5. Spina Bifida (nerve damage with varying affects)
  6. Spinal Cord Injury (nerve damage with varying affects)
  7. Fibromyalgia (chronic pain condition)
  8. Osteoporosis (can cause limbs to twist, pain, joint movement problems)
  9. Chronic Fatigue conditions
  10. Chronic Arthritis and Rheumatoid Arthritis (range of movement, deformity, pain, balance)
  11. Multiple Sclerosis (can affect strength, balance, memory, thinking, vision)
  12. Neuromuscular Disease (hundreds of different types and sub-types causing muscle weakness  e.g. Muscular Dystrophy, Motor Neurone disease, Spinal Muscular Atrophy, Guillain-Barre Syndrome, Polymyositis)
  13. Weakness caused by old age
  14. Brain disorders
  15. Medications (medication to lower cholesterol can cause limb weakness for example)
  16. Parkinson disorders (stiffness, balance, movement, thinking, co-ordination, fatigue)
  17. Leg trauma (fractures, sprains, strains)
  18. Spinal degeneration, abscess or tumour

 

Solutions at home

riserSome people manage at home by have a toilet seat riser – making a standard toilet seat 4-5 inches higher. Riser frames and other types are also available to provide a fixed height.

All wheelchair accessible toilets in the UK must be able to take the addition of a raised toilet seat (but are almost never provided probably because if you have that level of impairment you’re unlikely to be able to fit one without help).

Many people still find these too low or it leaves them dangerously high with their legs dangling in the air, unable to touch the floor for balance whilst seated.  These people require the use of a toilet seat or toilet pan that can be electronically raised and lowered to suit their requirements.

Clos-o-Mat_-_Toilet_Lifters1.jpgClos-o-Mat_-_Toilet_Lifters2.jpg

Above, Aerolet vertical and tilt from Clos-o-Mat [Source: Clos-o-Mat.com]

Often people ‘drop down’ onto a lower toilet (and to be able to sit with feet on the floor for balance) then raise the toilet very high, so they can slide down onto their feet, to get off. Changing Places and ‘wheelchair accessible’ toilets do not provide a removable raised toilet seat nor height adjustable toilets as part of their standard of provision.

People who are unable to stand at all, or push up with their arms, will use a hoist to get to and from the toilet.

No solution outside the home

There are hundreds of thousands of people who can walk (or raise their wheelchairs up to help them stand) and don’t have full time carers or assistants with them, yet can not stand up unaided from the toilet.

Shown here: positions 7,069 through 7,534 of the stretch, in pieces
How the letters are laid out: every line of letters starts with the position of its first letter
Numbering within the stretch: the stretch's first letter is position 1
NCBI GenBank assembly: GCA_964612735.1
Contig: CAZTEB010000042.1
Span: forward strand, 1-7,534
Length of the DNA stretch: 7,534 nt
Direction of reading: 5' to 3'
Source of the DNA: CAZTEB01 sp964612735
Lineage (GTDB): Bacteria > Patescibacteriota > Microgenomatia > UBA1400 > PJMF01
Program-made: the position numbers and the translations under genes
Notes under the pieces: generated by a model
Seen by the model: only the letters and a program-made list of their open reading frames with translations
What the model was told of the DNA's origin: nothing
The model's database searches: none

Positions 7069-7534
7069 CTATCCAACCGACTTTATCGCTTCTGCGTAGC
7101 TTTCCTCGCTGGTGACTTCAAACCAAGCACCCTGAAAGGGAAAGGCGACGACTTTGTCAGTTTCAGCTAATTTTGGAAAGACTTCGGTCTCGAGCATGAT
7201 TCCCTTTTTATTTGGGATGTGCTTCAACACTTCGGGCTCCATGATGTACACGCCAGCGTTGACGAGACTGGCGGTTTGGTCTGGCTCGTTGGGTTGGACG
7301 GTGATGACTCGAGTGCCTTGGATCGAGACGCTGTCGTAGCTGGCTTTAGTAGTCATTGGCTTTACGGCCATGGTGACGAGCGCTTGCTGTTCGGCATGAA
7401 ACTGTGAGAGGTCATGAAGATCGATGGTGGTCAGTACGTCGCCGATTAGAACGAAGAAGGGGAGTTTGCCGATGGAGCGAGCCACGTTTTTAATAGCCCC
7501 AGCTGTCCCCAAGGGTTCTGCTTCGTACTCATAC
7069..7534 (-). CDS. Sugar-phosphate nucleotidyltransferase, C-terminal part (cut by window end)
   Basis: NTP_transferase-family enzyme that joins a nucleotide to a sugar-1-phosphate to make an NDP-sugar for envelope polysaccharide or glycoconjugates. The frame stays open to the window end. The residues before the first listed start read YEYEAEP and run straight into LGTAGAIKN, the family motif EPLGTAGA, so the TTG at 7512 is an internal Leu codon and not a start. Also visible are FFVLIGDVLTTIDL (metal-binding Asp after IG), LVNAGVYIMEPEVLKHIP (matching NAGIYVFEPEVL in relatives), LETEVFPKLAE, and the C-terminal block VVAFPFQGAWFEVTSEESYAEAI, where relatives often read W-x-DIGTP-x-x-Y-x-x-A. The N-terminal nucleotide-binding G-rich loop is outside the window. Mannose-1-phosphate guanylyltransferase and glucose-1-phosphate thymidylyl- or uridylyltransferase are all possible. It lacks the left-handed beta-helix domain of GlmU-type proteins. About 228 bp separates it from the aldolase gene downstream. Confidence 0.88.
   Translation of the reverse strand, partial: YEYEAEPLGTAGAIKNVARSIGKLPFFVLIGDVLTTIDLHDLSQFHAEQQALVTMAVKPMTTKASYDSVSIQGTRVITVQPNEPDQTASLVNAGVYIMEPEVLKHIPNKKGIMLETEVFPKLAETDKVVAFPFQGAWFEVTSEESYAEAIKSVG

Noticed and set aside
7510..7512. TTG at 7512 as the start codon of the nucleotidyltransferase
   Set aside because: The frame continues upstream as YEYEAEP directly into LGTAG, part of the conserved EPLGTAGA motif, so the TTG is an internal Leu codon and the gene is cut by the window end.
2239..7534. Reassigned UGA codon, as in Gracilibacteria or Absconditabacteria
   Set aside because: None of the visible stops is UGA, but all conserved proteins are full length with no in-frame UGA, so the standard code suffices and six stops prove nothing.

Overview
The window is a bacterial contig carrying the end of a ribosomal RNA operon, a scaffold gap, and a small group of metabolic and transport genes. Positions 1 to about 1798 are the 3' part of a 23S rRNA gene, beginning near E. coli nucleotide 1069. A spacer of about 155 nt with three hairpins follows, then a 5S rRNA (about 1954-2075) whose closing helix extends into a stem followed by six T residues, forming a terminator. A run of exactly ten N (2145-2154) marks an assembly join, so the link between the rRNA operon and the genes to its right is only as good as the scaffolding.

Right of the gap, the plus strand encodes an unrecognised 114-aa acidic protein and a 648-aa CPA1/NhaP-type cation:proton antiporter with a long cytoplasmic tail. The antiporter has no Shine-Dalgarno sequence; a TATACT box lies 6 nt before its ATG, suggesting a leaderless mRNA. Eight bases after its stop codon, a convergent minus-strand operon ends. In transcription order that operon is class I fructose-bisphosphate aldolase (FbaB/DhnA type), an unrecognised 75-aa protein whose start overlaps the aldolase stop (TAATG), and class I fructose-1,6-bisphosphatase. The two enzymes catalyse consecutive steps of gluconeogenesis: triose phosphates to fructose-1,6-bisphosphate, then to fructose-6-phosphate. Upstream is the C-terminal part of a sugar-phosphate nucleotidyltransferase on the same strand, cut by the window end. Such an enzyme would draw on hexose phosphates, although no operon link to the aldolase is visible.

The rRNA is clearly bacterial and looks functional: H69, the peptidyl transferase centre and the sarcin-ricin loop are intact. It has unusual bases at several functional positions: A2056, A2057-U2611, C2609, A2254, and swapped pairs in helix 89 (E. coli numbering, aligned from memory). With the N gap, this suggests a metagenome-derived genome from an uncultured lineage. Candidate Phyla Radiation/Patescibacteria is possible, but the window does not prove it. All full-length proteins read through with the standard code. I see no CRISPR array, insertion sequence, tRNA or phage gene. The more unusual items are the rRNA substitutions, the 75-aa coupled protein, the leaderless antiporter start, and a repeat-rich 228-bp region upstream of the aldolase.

Clinics might provide perch stools or extra high seats in hospital waiting rooms for example, yet provide only toilets with low seat heights. Hospital staff won’t help pull you to your feet because of policies which forbid lifting/assisting in this way.  If that’s the level of support you get in a hospital – what about generally out and about?

Public venues could easily provide a raised toilet seat and staff to secure it, if they wanted to help people – but they don’t. Outside the home, if you can’t stand up from a toilet your can’t use it.

In one instance, this meant a disabled lady had to deficate into her hands in a standing position. We should be ashamed at not providing proper facilities in the UK. 

This month, we are publishing the stories of individuals who have the dilemma of not being able to use toilets outside their home – and why Changing Places are not meeting the needs of people who need height adjustable / higher toilets.

No toilet = No inclusion

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A simple message for International Day of Disabled People.

I’ll say it again and again and again until the day I die.

How are we (disabled people) supposed to be included and have opportunities to do the regular stuff (work, education, leisure, travel, family life) and stay healthy if we can’t go out because there are no usable toilets we can access.

No toilet = no inclusion = a message ‘we don’t give a &*£@’.

We need things to change NOW please.

Yours Sincerely, a person who can rarely find a usable toilet.


 

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This toilet needs your help

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What if toilets had feelings?

Toilets need your help, today.

Today we bring you a toilet and a sink which have not been treated equally like the other toilets.

Left neglected and abandoned by their owners. No toilet should have to be this way.

They have been incapacitated by the lack of care and maintenance given to the ‘regular’ toilets and if they could ask for your help – they would. They are crying out in desperation.

All they want to do is provide a safe, hygienic place to go to the toilet. A place of comfort and dignity. Many will see only pain, tears and distress. Wrong fittings, missing support rails, cramped spaces … the list is long. All they can do is watch helplessly.

Today a frail elderly man fell because there was no support rail – and no emergency cord to get help.  I felt responsible.